I. I. A Baudouin de Courteney (1845-1929) defined the phoneme as a psychical image of a sound. He originated the so called "menta-Jist view of the phoneme. In our days Prof. V. Ya. Ptotkin thinks it appropriate to revive the terms "kinema" and "acousma" coined 52

by Baudouin deCourteneyfor the psychic images of articulatory move­ments and their auditory counterparts and blended into "kinakeme" to designate the bilateral psychophonic unit He states that experimen­tal investigations demonstrate the impossibility of accepting the pho­neme as the basic unit in the production and perception of oral speech. Speech production and perception are cerebral activities first and fore­most, while the sound chain is the vehicle for their externalization. Thus phonemes are composed of kinakemes which possess the paradignr-atic, syntagmatic and semantic properties, characteristic of -other phonological units, and are ultimate phonological units. The accept­ance of the kinakeme makes the notion of distinctive phonemic fea­tures redundant in phonemic theory because the kinakeme covers prac­tically the same ground as the notion of "distinctive feature". (G. Fant considers the term "minimal category" or "distinction" much better than "distinctive feature".) V. Ya. Plotkin suggests two dichotomies:

jl. Kinakemic system consists of two sub-systems: vocalic and con: sonantal, which are not rigidly separated.

2. All kinakemes are divided into two categories: modal and lo-cational.

Modal kinakemes are concerned with the origin of sounds and the vertical dimensions of the vocal tract. (1) Obstructional: a) occlu­sion, b) constriction, (2) Phonal: a) sonority, b) discordance.

Consonantal modal kinakemes determine the mode of obstruc­tion and the acoustic type of sound-tone or noise, their vocalic kina­kemes deal with the height of the vocal tract.

Locational kinakemes: vocalic and consonantal, function on the horizontal plane, activating certain areas along the vocal tract, (1) Articulatory: a) prelinguality, b) postlinguality. (2) Pointal: a) prealveolarity, b) postalveolarity.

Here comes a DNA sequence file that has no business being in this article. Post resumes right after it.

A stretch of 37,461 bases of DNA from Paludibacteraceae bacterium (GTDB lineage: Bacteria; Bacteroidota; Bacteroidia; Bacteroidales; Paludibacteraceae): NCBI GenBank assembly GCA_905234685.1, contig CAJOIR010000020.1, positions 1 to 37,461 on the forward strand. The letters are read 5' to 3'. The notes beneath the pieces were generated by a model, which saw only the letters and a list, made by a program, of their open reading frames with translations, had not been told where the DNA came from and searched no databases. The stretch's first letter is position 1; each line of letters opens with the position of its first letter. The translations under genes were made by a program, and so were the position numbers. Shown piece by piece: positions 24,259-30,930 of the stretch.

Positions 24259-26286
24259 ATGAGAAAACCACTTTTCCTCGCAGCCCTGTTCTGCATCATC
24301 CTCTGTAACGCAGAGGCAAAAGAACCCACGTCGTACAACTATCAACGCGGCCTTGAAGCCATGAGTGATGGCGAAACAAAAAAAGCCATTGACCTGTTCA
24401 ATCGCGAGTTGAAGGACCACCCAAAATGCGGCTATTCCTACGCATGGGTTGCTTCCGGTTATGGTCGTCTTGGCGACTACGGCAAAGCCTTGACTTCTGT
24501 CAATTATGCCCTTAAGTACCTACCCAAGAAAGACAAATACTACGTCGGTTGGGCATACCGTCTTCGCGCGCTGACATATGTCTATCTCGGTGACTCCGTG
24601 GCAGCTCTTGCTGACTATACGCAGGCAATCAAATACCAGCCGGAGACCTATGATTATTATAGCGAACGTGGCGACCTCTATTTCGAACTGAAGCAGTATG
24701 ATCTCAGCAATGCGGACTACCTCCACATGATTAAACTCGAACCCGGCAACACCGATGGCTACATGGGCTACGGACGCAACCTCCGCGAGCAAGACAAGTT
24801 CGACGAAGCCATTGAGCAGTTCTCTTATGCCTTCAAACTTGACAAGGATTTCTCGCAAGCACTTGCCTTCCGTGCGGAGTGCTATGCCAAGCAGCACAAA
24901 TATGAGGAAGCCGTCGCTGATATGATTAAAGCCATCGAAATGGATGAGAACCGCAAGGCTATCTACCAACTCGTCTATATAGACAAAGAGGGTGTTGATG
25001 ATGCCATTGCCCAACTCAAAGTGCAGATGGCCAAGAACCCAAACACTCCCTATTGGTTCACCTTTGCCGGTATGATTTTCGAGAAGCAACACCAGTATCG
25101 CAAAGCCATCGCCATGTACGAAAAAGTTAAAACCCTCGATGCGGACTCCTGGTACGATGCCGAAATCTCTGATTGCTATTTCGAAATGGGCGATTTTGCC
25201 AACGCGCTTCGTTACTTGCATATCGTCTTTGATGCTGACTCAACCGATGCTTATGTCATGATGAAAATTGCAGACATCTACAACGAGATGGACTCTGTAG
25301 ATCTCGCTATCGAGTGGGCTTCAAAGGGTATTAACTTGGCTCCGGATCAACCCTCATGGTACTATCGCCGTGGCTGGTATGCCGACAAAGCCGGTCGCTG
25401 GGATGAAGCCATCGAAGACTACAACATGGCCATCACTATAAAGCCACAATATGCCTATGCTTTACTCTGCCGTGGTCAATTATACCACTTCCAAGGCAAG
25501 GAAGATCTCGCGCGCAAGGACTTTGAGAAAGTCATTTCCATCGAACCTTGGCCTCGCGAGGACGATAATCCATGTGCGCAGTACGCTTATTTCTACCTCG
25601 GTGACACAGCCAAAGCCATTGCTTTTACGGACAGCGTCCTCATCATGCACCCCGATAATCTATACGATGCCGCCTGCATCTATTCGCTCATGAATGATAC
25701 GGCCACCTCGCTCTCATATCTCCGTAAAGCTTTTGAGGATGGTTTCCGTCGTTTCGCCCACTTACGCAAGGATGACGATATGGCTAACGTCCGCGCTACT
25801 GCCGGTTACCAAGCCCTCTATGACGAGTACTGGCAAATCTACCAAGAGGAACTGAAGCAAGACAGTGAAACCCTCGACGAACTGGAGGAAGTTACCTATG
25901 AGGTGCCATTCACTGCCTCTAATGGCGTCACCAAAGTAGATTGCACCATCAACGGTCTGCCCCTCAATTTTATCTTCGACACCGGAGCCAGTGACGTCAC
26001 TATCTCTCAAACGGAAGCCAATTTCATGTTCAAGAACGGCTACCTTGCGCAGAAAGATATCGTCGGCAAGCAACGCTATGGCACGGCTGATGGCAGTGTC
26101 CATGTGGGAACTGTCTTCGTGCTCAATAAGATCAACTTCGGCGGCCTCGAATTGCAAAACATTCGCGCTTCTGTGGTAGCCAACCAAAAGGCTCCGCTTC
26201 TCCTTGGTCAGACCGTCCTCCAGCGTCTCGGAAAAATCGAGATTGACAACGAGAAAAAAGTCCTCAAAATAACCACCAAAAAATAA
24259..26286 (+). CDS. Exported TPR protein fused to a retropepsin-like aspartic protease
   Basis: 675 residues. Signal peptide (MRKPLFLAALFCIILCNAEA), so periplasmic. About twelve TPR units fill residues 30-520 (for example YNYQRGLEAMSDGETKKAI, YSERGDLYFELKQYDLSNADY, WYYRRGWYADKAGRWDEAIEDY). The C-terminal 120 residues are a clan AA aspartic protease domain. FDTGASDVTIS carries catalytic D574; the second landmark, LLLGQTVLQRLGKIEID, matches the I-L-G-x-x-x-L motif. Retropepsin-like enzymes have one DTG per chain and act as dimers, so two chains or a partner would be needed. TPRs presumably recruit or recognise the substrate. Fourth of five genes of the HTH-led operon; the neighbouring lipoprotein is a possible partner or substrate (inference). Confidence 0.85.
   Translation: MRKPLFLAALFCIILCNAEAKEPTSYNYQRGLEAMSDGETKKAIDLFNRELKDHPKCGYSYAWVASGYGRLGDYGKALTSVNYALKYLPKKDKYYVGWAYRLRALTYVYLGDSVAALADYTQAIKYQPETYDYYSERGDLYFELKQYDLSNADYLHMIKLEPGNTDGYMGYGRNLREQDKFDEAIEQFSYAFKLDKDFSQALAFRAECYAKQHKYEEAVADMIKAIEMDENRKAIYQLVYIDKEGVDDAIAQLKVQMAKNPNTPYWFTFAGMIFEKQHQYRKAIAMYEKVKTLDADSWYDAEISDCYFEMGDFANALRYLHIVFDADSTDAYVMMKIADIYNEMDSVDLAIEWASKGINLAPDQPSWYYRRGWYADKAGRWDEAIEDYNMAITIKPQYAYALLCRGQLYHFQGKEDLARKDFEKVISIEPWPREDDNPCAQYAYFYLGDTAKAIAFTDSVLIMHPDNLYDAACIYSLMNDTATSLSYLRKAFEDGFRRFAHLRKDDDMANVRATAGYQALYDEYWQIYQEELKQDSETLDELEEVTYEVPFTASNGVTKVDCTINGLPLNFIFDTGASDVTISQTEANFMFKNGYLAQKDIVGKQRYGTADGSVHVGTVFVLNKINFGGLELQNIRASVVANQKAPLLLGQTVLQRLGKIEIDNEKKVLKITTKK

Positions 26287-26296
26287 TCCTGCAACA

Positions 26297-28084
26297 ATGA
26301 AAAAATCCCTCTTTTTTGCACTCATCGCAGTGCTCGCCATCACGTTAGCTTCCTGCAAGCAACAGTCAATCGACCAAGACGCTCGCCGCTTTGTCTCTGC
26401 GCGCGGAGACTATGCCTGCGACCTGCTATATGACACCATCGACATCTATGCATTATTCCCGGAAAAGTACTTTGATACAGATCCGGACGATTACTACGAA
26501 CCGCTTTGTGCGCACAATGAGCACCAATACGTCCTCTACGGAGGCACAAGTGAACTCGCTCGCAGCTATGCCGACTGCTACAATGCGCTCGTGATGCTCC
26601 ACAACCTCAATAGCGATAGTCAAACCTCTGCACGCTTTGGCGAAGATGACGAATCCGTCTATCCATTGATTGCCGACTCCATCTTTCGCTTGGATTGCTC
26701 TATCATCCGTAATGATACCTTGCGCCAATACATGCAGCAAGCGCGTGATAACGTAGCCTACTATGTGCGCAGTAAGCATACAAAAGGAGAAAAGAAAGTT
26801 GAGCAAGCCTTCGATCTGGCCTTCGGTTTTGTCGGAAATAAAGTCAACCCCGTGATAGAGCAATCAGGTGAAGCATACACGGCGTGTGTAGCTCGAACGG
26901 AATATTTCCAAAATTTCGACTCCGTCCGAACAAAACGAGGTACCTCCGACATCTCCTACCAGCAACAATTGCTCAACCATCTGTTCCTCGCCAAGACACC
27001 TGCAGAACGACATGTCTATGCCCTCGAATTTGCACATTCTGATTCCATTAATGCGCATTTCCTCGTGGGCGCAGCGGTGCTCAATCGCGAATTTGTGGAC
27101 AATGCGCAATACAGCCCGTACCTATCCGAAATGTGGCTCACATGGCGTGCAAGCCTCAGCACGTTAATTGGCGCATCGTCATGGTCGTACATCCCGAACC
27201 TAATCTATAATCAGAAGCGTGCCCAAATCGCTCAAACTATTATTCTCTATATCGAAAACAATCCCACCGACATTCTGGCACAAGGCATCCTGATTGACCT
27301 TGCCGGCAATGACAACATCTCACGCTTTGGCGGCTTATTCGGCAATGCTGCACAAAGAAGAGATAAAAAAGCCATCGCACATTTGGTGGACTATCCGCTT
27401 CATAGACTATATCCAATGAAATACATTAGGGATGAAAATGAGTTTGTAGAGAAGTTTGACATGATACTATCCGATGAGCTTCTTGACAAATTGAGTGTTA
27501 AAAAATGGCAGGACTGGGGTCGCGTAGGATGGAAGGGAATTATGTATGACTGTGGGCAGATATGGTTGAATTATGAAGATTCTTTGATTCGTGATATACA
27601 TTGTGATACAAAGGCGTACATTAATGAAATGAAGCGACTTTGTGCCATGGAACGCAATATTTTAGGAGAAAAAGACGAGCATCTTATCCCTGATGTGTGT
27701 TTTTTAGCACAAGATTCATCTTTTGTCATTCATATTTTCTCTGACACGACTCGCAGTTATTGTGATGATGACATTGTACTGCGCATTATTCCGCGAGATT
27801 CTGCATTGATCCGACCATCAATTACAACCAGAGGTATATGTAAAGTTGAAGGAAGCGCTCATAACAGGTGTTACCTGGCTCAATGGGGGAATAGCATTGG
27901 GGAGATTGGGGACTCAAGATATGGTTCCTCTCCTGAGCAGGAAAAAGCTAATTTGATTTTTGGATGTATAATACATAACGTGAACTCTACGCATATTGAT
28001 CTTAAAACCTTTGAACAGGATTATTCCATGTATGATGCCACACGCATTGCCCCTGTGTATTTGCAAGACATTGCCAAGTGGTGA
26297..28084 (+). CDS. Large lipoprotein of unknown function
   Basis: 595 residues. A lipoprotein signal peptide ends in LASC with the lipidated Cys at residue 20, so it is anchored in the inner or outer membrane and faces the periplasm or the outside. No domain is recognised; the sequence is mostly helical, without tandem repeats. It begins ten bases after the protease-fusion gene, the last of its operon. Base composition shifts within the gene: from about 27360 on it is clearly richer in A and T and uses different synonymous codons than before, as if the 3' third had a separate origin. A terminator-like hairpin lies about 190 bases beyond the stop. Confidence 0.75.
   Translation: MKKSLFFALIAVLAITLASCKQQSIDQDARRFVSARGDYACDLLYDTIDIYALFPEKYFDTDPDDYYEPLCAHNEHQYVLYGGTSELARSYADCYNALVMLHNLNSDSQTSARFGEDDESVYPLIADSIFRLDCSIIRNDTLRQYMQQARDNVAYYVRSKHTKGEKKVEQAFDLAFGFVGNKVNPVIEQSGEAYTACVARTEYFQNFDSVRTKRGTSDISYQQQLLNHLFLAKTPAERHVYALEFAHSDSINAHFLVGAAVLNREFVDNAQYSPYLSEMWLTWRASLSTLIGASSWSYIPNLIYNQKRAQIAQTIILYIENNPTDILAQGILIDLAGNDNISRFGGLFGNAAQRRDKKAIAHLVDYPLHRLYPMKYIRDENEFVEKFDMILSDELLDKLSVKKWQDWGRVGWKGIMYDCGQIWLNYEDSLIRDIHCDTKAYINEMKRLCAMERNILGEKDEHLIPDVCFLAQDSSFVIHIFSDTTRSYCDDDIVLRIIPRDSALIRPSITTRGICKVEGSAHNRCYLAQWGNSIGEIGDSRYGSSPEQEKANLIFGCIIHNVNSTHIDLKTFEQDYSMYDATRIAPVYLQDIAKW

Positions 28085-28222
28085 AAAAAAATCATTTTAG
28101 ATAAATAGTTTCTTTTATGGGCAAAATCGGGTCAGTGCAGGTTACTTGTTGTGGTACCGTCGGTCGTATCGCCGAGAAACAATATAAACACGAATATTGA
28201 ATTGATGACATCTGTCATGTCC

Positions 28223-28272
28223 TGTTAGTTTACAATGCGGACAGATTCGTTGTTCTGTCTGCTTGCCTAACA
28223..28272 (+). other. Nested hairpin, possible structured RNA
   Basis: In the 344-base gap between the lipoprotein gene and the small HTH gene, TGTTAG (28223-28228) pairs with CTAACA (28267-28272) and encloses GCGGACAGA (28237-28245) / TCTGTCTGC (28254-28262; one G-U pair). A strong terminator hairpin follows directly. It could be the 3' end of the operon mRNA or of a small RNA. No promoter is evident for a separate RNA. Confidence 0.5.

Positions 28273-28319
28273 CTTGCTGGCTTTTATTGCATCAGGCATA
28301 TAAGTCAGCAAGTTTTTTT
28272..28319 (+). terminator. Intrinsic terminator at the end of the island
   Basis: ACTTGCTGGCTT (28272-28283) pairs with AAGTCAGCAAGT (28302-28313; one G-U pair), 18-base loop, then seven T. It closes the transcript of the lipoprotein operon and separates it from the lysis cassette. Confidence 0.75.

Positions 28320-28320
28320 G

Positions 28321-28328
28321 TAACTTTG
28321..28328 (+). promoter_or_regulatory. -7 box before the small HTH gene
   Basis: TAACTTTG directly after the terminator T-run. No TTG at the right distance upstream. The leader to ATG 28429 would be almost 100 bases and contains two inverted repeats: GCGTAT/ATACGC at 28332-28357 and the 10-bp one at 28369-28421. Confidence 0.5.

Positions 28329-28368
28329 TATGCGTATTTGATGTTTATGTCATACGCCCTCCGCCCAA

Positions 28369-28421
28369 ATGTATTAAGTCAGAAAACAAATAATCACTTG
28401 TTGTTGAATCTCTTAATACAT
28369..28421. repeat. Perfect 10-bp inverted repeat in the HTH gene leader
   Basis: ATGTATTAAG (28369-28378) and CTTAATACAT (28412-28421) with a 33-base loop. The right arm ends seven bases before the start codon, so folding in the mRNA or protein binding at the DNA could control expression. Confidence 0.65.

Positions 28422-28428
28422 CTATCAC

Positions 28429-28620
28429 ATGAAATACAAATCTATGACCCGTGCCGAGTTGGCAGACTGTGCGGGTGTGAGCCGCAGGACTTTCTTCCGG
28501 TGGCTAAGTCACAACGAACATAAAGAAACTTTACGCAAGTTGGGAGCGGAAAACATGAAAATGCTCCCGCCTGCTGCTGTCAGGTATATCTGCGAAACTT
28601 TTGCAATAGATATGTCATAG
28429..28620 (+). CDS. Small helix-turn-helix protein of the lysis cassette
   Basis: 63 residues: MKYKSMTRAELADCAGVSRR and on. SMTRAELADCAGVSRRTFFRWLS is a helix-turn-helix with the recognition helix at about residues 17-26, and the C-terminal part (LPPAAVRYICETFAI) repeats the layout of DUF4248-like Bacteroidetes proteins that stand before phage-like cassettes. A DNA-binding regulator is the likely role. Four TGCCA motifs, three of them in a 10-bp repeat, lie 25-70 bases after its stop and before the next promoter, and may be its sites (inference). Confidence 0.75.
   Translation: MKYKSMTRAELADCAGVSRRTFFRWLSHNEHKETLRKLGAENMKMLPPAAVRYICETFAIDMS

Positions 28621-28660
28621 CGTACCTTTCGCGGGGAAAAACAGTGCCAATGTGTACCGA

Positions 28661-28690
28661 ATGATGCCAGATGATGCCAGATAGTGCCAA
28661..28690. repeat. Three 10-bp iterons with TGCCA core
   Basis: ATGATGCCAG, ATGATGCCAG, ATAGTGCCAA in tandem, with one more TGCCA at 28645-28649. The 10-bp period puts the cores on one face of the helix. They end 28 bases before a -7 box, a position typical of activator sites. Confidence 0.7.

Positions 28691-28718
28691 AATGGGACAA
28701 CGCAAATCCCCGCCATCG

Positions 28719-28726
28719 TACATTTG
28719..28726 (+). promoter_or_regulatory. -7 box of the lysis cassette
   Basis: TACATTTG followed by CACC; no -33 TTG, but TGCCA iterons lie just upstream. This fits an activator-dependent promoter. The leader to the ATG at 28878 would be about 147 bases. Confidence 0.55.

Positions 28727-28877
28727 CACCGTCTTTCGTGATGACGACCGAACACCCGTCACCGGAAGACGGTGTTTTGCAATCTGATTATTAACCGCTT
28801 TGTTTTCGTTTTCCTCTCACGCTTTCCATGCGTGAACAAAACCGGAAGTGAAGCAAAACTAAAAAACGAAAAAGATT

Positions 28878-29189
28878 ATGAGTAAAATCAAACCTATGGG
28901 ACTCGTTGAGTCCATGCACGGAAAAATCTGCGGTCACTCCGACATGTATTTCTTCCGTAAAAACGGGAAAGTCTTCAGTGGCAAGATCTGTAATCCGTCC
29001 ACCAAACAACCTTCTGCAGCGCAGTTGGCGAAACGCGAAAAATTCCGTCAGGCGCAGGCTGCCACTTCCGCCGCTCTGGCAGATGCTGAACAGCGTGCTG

"The-phoneme retains its status of the minimal unit of sound in the language system. Its indivisibility should be qualified as inability to be broken up into smaller units of sound." "As for the ultimate pho­nological unit, it is an instrument for the linguistic structuring of extralinguistic substance which might be called prephonic rather than phonic."1

II. The abstraction^ conception of the phoneme was originated
by Ferdinand de Saussure (1857-1913), the famous Swiss linguist and
the Danish linguist L. Hjelmsley (1889-1965). It was.advocated by
their pupils in the Copenhagen Linguistic Circle'. The "abstract" view
regards the phoneme independent of the phonetic properties.

III. N. S. Trubetzkoy (1890-1938), L. vBloomfield (1887-1949),
R, Jakobson (1896-1982) viewed the phoneme as the minimal sound
units by which meanings may be differentiated. They stated that the
features of the phoneme involved in the differentiation of words are
called distinctive. They can be found in contrastive sets.

1 Plotkin V. Ya. Systems of Ultimate Phonological Units // Phonetica, 1976.— P. 82.

IV. The physical view on the phoneme was originated by D. Jones
(1881-1967). He defined the phoneme as a "family" of sounds. The
members of the family show phonetic similarity. No member of the
family can occur in the same phonetic context as any other member.

This view was shared by the American scientists B. Bloch and G. Träger. They define the phoneme as a class of phonetically similar sounds, contrasting and mutually exclusive with all similar classes in the language.

V. The problem of the phoneme can be solved on a "populational
basis" (J. A. Perry, 1974), that is on the definition of the phoneme as
a unit of an idiolect (D. Jones, K. Pike), a dialect (L. Bloomfield),
a multidialect — the phoneme is a unit of the English Language as
a whole (G. Trager, H. Smith), or a "supralect" — the phoneme is a
unit of a standard form, by which the dialects and idiolects may be
compared (J.A. Perry),

VI. L. V. Shcherba (1880-1944) was the first to define the phoneme
as a real, independent distinctive unit which manifests itself in the
form of allophones. Prof. V. A. Vassilyev developed Shcherba's theo­
ry and presented a detailed definition of the phoneme in his book
"English Phonetics. A Theoretical Course", where he writes that a
phoneme is a dialectical unity of three aspects: (1) material, real and
objective, (2) abstractional and generalized, (3) functional. It serves
to perform the following functions: (a) constitutive, (b) distinctive
and (c) recognitiye. V. A. Vassilyev states that phoneme is material,
real and objective because it really exists in the material form of
speech sounds, allophones. It is an objective reality, existing inde­
pendently from our will, or intention. It is an abstraction, because we
make it abstract from concrete realizations for classificatory pur­
poses; it functions to make one word or its grammatical form distinct
from the other, it constitutes words and helps to recognize them.


1. What is phonology? 2. How are phonemes discovered? 3. What is commutation test? 4. What is the difference between phonemes and allophones? How are they represented in writing? 5. How are allo­phones classified? 6. What patterns of phoneme distribution do you know? 7. Speak on the method of discovery of minimal distinctive features. 8. What are the main problems of phonological analysis?

9. What do you know about the history of the phoneme discovery?

10. What is a kinakeme? П. How is the phoneme defined by Soviet